Research ArticleCancer

Activation of concurrent apoptosis and necroptosis by SMAC mimetics for the treatment of refractory and relapsed ALL

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Science Translational Medicine  18 May 2016:
Vol. 8, Issue 339, pp. 339ra70
DOI: 10.1126/scitranslmed.aad2986

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Giving leukemia a SMAC

Second mitochondria-derived activator of caspases, or SMAC, is a protein involved in apoptosis, a mechanism of cell death that is commonly targeted by cancer therapies. SMAC mimetics are drugs designed to mimic the action of SMAC. Now, a pair of related articles provides insights into the effects of SMAC mimetics in leukemia. For acute lymphocytic leukemia, McComb et al. show that a SMAC mimetic called birinapant works best when it can activate two different types of cell death: apoptosis and necroptosis. For acute myelocytic leukemia, Brumatti et al. show that birinapant is particularly effective when combined with a caspase inhibitor, which shuts off the apoptotic pathway and promotes cell death by necroptosis. These findings should be helpful for identifying patients most likely to benefit from treatment with SMAC mimetics and selecting effective treatment combinations for these patients.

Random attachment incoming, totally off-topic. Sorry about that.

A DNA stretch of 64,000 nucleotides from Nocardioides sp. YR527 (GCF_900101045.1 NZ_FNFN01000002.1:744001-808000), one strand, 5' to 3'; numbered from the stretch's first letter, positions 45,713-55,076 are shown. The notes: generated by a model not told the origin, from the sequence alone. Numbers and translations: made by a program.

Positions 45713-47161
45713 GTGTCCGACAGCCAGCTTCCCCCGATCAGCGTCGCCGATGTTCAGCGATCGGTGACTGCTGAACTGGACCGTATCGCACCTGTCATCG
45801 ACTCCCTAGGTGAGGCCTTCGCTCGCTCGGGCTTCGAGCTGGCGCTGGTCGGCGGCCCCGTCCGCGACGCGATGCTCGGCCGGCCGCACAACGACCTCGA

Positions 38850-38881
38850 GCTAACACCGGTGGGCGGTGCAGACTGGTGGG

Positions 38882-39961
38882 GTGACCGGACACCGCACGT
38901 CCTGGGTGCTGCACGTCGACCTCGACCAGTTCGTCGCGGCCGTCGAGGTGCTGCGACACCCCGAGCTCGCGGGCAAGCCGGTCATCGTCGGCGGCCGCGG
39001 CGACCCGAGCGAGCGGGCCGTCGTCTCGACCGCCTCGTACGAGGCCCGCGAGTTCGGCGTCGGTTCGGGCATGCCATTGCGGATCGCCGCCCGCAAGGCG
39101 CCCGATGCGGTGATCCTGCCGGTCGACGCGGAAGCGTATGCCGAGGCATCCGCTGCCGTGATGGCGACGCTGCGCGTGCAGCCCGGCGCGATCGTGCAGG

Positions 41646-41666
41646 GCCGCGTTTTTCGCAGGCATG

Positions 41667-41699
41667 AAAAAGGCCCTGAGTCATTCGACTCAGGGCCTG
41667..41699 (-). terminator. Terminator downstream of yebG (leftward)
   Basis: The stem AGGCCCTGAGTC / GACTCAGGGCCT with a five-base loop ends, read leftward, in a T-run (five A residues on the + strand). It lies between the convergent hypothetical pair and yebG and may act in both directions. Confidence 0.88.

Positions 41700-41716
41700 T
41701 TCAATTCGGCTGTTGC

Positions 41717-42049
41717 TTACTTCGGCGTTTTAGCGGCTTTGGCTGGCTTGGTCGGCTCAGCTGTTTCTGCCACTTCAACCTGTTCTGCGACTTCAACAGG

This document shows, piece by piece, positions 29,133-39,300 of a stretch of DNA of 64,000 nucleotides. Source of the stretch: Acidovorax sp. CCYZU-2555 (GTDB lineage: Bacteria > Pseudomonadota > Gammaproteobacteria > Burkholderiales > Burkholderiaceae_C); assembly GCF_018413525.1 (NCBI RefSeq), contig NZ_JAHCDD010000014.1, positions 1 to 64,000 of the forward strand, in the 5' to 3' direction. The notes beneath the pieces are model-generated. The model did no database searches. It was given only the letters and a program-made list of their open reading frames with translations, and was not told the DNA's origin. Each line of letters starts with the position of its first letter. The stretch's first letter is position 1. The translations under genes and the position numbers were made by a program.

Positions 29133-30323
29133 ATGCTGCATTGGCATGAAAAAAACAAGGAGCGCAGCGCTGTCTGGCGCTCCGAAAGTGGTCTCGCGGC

More precise treatment strategies are urgently needed to decrease toxicity and improve outcomes for treatment-refractory leukemia. We used ex vivo drug response profiling of high-risk, relapsed, or refractory acute lymphoblastic leukemia (ALL) cases and identified a subset with exquisite sensitivity to small-molecule mimetics of the second mitochondria-derived activator of caspases (SMAC) protein. Potent ex vivo activity of the SMAC mimetic (SM) birinapant correlated with marked in vivo antileukemic effects, as indicated by delayed engraftment, decreased leukemia burden, and prolonged survival of xenografted mice. Antileukemic activity was dependent on simultaneous execution of apoptosis and necroptosis, as demonstrated by functional genomic dissection with a multicolored lentiCRISPR approach to simultaneously disrupt multiple genes in patient-derived ALL. SM specifically targeted receptor-interacting protein kinase 1 (RIP1)–dependent death, and CRISPR-mediated disruption of RIP1 completely blocked SM-induced death yet had no impact on the response to standard antileukemic agents. Thus, SM compounds such as birinapant circumvent escape from apoptosis in leukemia by activating a potent dual RIP1-dependent apoptotic and necroptotic cell death, which is not exploited by current therapy. Ex vivo drug activity profiling could provide important functional diagnostic information to identify patients who may benefit from targeted treatment with birinapant in early clinical trials.

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